The Master of Landscape

Ruisdael The stunning retrospective of the works of Jacob Van Ruisdael and the accompanying catalog by Seymour Slive, Jacob Van Ruisdael: Master of Landscape, receive a substantial review in the most recent edition of The New York Review of Books.

What Jacob van Ruisdael’s standing was in his own time is one of the many unknowns that swirl around him, but for well over two hundred years now he has been considered one of the formidable figures of seventeenth-century Dutch painting…[F]or admirers and scholars of Dutch painting, Ruisdael’s landscapes, with their dark green and brown forests, their often embattled-seeming lone trees, their immense gray-white skies brimming with huge clouds, and their sense of nature as a setting for elemental dramatic encounters, take a place in the next level down from the pinnacle of Rembrandt, Hals, and Vermeer.

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At his best, Ruisdael was a considerable poet of nature, a man who conveys simultaneously the fragility of a twig and the massive strength and shapeliness of a grove of trees. With their immediately clear-cut, overall sense of structure and balance, his pictures are as engaging from a distance as close up (which may be why we are often aware of the frames when we take in the pictures)….Yet Ruisdael was also masterful when, as it were, he pushed all his tones in one direction. Some of his best pictures are quite dark. In them, he is almost revisiting, but with a new naturalism and muscularity, the enchanted, fairy-tale forests of earlier European art, whether by Pisanello, Dürer, or Altdorfer….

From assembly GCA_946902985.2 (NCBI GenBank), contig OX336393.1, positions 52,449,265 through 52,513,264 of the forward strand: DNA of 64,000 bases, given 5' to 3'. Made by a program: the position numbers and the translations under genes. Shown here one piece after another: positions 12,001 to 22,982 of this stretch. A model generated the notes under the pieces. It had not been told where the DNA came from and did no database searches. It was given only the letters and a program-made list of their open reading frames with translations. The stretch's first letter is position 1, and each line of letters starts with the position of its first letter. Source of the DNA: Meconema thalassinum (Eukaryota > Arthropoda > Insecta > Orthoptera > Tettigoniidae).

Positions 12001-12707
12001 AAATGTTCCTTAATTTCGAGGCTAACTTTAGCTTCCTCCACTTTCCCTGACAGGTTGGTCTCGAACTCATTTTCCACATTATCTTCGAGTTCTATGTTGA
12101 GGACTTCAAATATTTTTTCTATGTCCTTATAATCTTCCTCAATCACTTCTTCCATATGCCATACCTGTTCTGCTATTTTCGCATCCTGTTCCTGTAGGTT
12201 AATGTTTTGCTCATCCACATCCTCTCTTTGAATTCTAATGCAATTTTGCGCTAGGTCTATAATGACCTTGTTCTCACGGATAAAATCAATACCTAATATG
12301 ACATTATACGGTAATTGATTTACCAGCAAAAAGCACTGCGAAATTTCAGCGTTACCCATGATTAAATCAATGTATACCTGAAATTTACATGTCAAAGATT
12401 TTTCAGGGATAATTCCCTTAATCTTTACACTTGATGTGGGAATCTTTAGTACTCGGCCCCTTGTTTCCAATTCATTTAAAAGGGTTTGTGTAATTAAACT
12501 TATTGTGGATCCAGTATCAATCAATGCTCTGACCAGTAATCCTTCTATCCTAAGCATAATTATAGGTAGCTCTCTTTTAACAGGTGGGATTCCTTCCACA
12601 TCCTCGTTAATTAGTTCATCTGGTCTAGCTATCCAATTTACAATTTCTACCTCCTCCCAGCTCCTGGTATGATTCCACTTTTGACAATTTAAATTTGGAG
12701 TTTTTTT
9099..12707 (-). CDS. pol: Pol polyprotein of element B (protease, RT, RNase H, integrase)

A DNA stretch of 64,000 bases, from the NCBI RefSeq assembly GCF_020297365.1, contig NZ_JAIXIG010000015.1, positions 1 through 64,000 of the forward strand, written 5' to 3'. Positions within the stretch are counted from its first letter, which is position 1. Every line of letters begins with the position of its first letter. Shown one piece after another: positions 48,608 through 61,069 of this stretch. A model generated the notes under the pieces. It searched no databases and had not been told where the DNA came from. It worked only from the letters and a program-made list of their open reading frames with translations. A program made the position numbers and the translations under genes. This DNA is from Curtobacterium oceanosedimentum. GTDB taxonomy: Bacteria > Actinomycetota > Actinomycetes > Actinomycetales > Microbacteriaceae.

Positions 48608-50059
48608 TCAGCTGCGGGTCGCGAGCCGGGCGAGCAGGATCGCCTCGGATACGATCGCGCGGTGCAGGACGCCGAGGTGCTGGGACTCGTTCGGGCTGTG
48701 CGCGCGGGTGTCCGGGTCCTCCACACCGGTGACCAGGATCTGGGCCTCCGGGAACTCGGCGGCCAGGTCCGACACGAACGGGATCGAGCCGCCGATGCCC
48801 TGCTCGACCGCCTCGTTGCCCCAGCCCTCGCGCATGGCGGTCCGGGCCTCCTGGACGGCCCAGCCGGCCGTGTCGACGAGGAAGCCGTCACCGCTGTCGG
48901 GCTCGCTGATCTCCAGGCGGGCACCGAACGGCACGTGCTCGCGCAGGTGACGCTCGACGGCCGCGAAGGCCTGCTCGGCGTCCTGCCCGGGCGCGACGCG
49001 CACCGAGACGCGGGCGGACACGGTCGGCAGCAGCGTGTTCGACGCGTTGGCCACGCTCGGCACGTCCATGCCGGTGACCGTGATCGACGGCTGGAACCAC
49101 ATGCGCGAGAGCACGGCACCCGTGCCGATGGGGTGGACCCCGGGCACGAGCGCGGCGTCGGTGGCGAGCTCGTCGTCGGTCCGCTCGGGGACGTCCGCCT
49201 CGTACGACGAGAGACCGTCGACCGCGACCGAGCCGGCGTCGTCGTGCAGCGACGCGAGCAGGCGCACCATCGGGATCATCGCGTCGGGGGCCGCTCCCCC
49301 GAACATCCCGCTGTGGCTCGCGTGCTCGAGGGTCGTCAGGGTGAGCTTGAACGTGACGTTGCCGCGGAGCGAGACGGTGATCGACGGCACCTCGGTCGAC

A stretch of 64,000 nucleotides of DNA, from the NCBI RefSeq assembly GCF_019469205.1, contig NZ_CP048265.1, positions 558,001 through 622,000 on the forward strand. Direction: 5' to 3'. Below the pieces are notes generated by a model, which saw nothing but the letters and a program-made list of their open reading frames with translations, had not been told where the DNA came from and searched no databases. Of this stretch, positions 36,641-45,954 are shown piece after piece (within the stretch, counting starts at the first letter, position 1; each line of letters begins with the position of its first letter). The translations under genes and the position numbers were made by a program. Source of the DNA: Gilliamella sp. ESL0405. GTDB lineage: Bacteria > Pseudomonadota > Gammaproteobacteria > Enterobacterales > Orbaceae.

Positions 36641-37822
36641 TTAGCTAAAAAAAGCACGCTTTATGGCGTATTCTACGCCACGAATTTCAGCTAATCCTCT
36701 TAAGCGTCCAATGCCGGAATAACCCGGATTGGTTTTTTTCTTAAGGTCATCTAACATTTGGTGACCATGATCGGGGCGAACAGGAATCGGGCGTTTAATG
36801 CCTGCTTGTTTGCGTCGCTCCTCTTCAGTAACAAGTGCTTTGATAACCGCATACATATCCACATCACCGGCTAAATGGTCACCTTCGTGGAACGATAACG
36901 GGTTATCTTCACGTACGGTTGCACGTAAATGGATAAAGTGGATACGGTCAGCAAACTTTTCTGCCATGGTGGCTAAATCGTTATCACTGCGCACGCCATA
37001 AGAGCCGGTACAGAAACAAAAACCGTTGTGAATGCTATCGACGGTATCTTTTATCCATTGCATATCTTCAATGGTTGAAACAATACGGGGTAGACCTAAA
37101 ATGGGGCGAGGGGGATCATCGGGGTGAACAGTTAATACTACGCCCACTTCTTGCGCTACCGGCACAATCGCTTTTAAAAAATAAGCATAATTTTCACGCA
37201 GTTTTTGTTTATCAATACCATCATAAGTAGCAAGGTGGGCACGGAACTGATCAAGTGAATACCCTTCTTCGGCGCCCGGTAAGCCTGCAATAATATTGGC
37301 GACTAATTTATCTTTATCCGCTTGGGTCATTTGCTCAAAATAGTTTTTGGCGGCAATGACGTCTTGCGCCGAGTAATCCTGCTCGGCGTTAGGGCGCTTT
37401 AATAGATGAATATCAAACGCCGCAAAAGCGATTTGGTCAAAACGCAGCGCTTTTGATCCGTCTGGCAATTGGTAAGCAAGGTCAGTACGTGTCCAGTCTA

The artist was no less adept in his light-toned works. These are generally views of plains or fields or the city of Haarlem seen from afar, with cloud-filled skies taking up most of the pictures. In them, Ruisdael seems to be asking, like a twentieth-century abstractionist, how little of the dark earth he needs at the bottom of his painting to balance above it a vast sky. Other artists of the time emphasized Holland’s big skies, but it was Ruisdael, whose cloudscapes show a world reduced to its essentials, who produced definitive images of his country’s famous flatness.

Jacob Van Ruisdael: Master of Landscape runs through February 5 at the Philadelphia Museum of Art, and then will appear at the Royal Academy of Arts, London (February 25 – June 4, 2006). The catalog is published by Yale University Press.

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